In Fallout 3, dialog was usually a means to end. It was simply another RPG component, designed to justify every FedEx and kill quest. This is an important task – the player needs a reason to do things – but dialog can offer so much more. I haven’t counted, but I suspect that Fallout: New Vegas has considerably MORE dialog than Fallout 3. This should could as no surprise given that New Vegas is built by some of the folks behind Fallout 2 and Planescape: Torment, games that were considerably more talky than any RPG of the voice-acting era. But it allows the game to breathe. I don’t just want to know that Some Radscorpions Are Causing Trouble And I Should Kill Them. I want to know what a radscorpion is, what exactly they’ve done, and how their actions have affected the community. New Vegas consistently delivers on this counts. Even the most minor of characters will have a little bit of telling dialog. In the ruins of a quarry mining town called Boulder City, I found a soldier on leave. He was starring at a monument to a battle there, and told me about how his brother died in it. This wasn’t connected to any quest, and there was no advantage to be gained by talking to him: it was simple characterization. Fallout 3 lacked this: for all its hundreds of mutant-infested caves and factories, there were scant few world-building exercises.

The original Fallout was the rare game that focused, first and foremost, on its setting. The plot, the characters, and the combat were all well-developed, but were all designed around what made sense in the context of post-nuclear California. It never betrayed its setting, never went for the shocking plot twist that failed the believability test. Fallout 2 goofed off more, and some fans of the original still resent it for being over-the-top; but even it displayed a love of its world, relished in adding more flavor and humor to it. That love returns in New Vegas, and it’s welcome.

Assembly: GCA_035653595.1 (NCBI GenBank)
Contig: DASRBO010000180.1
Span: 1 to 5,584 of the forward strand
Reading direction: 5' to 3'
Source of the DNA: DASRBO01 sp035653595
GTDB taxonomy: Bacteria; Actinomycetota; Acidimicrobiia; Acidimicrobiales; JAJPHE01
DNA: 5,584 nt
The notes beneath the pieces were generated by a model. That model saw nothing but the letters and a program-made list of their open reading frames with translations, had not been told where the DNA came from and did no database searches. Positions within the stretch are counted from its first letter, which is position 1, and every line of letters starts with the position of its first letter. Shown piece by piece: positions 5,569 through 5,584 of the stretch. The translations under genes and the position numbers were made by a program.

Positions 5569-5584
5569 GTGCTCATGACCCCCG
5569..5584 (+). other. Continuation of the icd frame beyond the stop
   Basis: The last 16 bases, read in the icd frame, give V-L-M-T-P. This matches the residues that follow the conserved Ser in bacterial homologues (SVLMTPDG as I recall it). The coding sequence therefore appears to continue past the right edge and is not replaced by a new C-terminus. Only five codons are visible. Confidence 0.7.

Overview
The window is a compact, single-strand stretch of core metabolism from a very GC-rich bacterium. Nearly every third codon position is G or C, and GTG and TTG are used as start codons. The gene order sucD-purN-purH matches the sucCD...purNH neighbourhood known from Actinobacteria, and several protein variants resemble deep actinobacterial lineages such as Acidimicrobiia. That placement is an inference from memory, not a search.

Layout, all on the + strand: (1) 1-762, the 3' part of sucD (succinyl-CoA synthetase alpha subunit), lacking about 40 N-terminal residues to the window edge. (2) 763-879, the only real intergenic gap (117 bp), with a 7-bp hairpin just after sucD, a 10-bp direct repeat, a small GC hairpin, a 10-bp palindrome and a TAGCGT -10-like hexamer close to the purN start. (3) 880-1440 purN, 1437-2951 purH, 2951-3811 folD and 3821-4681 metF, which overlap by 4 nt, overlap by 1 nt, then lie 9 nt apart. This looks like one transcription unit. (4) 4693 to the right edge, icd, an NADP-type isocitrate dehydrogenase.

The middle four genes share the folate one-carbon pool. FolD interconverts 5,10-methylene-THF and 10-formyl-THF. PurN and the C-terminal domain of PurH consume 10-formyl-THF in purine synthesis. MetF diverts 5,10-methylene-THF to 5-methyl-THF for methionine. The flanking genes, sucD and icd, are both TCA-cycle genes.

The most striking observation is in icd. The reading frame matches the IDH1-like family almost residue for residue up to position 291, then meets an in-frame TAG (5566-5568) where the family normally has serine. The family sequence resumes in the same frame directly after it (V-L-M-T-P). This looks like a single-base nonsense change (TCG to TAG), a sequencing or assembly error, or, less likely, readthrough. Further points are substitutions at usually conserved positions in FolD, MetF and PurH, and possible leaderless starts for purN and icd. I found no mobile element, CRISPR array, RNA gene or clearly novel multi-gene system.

New Vegas also excels at making choices difficult. It’s been a long time since I had this much trouble choosing my allegiances. The factions are all well developed, even the most villainous one, and choosing the future of New Vegas is no easy affair, even for a do-gooder. These difficult moral quandaries – which inhabit most side-quests, not just the main story – are what engage me more than anything, what defines the greatness of game-fiction. Hell, I wrote a whole book on them. And I remember them. Ultimately, that, I think, is what will distinguish New Vegas from Fallout 3 more than anything. Fallout 3 was an engaging game, and I probably logged a good 70 hours in it. Yet I canĀ  remember about 15 minutes of that. For whatever reason, it simply didn’t stick, probably for some of the problems listed above. But New Vegas will be one of those games that I remember for years to come. I’ve crafted a real story, not just cut a power-gaming swath through the wasteland. It’s mine, and I’m keeping it.

 

Article by Dylan

Dylan Holmes is a 20-something from Seattle. By day he works as public librarian; by night he tries to balance voracious media consumption with some modicum of a social life. His accomplishments include being the author of one book (A Mind Forever Voyaging: A History of Storytelling in Video Games); inventing numerous Arnold Palmer variants; and being able to balance on an exercise ball indefinitely. His failures are too numerous to list.